There is perhaps no more impressive collection of cigars under one name than Dunhill’s Selección Suprema.
The line came about in 1935 when Dunhill, the legendary British retailer, asked Cándido Vega Díaz—a man who once owned the El Rey del Mundo brand—to make a special cigar for the store. That cigar was the Don Candido and it began the Selección Suprema line.
It would grow to include a long list of cigars from various factories and brands that were made in unique sizes and with select tobaccos from Dunhill. By the 1960s, there were over 40 different cigars offered as part of the program at one time. In 1984, Cubatabaco began producing cigars under the Dunhill name, something that lasted until 1991.
Since then, the brand has lost some of its luster. It’s now owned by British American Tobacco and distributed in the U.S. by General Cigar Co.
Last year marked the 80th anniversary of the Don Candido and Dunhill decided to celebrate with a special limited edition. It combined the Signed Range name, Dunhill’s most noted modern line, and Selección Suprema. The cigar is produced in the Dominican Republic by General Cigar Dominicana using a shade-grown wrapper from Jalapa, Nicaraguan, broadleaf binder and Brazilian and Nicaraguan fillers.
It was rolled in a single, not very traditional, 6 x 50 size and presented in boxes of eight. Like some of the higher-end offerings from General, when opening the lid, the cigars are actually articulated on a tray, which is a nice touch for a $20 cigar.
- Cigar Reviewed: Dunhill Signed Range Selección Suprema
- Country of Origin: Dominican Republic
- Factory: General Cigar Dominicana
- Wrapper: Nicaraguan Jalapa
- Binder: Broadleaf
- Filler: Brazilian Mata Fina & Nicaragua (Estelí & Jalapa)
- Length: 6 Inches
- Ring Gauge: 50
- Vitola: Toro
- MSRP: $20 (Boxes of 8, $160)
- Release Date: October 2015
- Number of Cigars Released: 2,500 Boxes of 8 Cigars (20,000 Total Cigars)
- Number of Cigars Smoked For Review: 3
The wrappers are fairly dark and the box that we received didn’t have the most uniform of colors. The bands are a bit challenging to photograph, but in person they actually look really good: a nice mixture of matte and metallic finishes. There’s not a ton of aroma from the Nicaraguan wrapper with just a bit of dry hay. The foot smells very Cuban with some twang, bubble gum, hay and a bit of vanilla ice cream. That Cuban theme continues to the cold draw: hay, twang, bubble gum, a touch of leather and a salty soy sauce.
The sweet bubble gum flavor is present on the first puff, joined by some dry earth, oak, coffee bean and a bit of unsalted popcorn. The first few puffs are a bit challenging due to an open draw, but it eventually provides some resistance and shows a flavor profile that is quite good. Once settled, the Signed Range Selección Suprema tastes remarkably Cuban with a controlled cedar, sugary base, lemon, earth and some Pringles-like saltiness. The flavor and body are both medium-full with a strength around medium.
There’s a noticeable uptick in said strength, to medium-full, in the second third of the Dunhill. Flavor-wise, things are still quite Cuban with some sweet cherries on the nose along with sugar cane, roasted coffee bean and a sour lemon. There’s earthiness and sawdust in the back, along with a French onion soup-like meatiness and burnt coffee on the finish. Mild spices are around the tongue, but it’s extremely restrained. The draw tightens up a bit before the halfway mark and then opens back up a bit, providing a bit more smoke. It’s well within my range for the vitola and my complaints of an open draw have long since passed.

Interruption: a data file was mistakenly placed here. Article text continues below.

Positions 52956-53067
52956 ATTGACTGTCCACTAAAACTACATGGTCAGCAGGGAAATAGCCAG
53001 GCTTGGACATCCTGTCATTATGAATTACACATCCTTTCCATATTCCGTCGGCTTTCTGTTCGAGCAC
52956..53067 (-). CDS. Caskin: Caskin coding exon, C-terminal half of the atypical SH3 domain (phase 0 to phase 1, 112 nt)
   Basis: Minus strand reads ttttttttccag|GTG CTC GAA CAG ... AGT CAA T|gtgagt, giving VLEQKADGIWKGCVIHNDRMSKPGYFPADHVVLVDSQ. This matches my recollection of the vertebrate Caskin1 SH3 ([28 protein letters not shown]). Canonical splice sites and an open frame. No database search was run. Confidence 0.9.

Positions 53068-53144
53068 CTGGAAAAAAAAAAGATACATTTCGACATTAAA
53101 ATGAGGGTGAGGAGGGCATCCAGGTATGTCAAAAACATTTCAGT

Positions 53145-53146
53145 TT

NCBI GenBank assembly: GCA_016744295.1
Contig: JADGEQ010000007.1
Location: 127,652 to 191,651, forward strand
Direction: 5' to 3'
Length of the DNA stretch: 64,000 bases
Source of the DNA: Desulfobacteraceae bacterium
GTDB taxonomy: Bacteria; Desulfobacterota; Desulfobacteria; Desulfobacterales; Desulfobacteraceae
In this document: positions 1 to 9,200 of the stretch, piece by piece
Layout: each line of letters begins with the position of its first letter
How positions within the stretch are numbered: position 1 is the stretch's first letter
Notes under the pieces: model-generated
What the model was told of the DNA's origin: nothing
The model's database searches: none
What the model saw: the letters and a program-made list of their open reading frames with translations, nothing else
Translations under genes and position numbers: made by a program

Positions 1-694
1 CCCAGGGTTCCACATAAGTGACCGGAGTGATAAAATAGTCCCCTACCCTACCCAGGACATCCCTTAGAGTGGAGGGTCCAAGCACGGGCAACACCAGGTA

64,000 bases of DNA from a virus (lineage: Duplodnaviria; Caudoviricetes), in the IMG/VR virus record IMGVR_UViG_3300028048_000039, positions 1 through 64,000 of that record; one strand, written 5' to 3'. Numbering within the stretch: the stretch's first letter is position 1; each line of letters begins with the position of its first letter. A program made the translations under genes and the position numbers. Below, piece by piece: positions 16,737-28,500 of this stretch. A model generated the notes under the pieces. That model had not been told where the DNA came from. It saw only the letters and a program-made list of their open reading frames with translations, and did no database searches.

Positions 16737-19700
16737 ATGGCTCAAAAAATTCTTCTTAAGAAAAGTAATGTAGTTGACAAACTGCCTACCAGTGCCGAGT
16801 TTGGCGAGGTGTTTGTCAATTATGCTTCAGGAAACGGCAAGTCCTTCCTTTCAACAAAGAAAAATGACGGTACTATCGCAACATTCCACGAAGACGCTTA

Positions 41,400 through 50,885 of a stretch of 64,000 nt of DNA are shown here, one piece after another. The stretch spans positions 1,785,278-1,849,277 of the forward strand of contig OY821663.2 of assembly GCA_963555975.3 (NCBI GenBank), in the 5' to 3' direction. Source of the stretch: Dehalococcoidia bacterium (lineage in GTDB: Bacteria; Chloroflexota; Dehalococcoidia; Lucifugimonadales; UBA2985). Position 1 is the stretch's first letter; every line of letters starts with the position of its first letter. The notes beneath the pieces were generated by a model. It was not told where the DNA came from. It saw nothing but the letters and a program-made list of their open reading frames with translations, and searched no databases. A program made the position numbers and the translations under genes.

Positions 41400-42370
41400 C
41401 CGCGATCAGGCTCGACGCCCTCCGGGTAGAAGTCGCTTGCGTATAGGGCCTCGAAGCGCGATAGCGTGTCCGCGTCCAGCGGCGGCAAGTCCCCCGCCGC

Within a few puffs, the coffee note has driven to the forefront, overtaking the earthiness that is still present. Things are relatively the same, when I slow down a bit there’s some added spices and saltiness in the throat, but otherwise my notes look very similar to the middle portion. With a half inch left the Dunhill quickly turns sour, letting me know it’s time to end the party.
- The entire packaging wasn’t photographed particularly well prior to its reveal at the 2015 IPCPR Convention & Trade Show, in person it’s a different story.
- This is a remarkably heavy box for the size.
- In addition, this is one of those boxes that uses magnets, a relatively new trend in the cigar business.
- I can’t recall a modern Dunhill I’ve been particularly impressed with until now.
- We try to do everything we can to make sure that any cigar that scores high enough to make our top 25 is reviewed before the end of the year so it can be eligible for the list. Unfortunately, in a world where there are over 1,000 new cigars and a disproportionate amount that come out in the final two months of the year, it’s not a perfect system. This is one of those imperfections. Had we reviewed it before the end of 2015, it would have qualified. Unfortunately we didn’t and it won’t be eligible for the 2016 list.
- Final smoking time was two hours and 20 minutes on average.
- Cigars for this review were purchased by halfwheel.
- Site sponsor JR Cigar has the Dunhill Selección Suprema in stock.
Update (March 4, 2016) — The review originally identified the ring gauge as 60, not 50.
Much like the last time I talked about a non-Cuban cigar tasting quite Cuban, it doesn’t necessarily mean you have created the best cigar in the world. This is not a replica of the better Dunhill Seleción Supremas from the 1950s or 1960s, but there really isn’t much that is. I, like many, thought that while honoring the 80th anniversary of the legendary series was a great idea, it was almost a laughable task to create a cigar as good as some of the Selección Supremas were. While I don’t think this is that kind of caliber cigar, it’s an outstanding cigar in its own right. The hype is real; I’ll feed the machine one more time.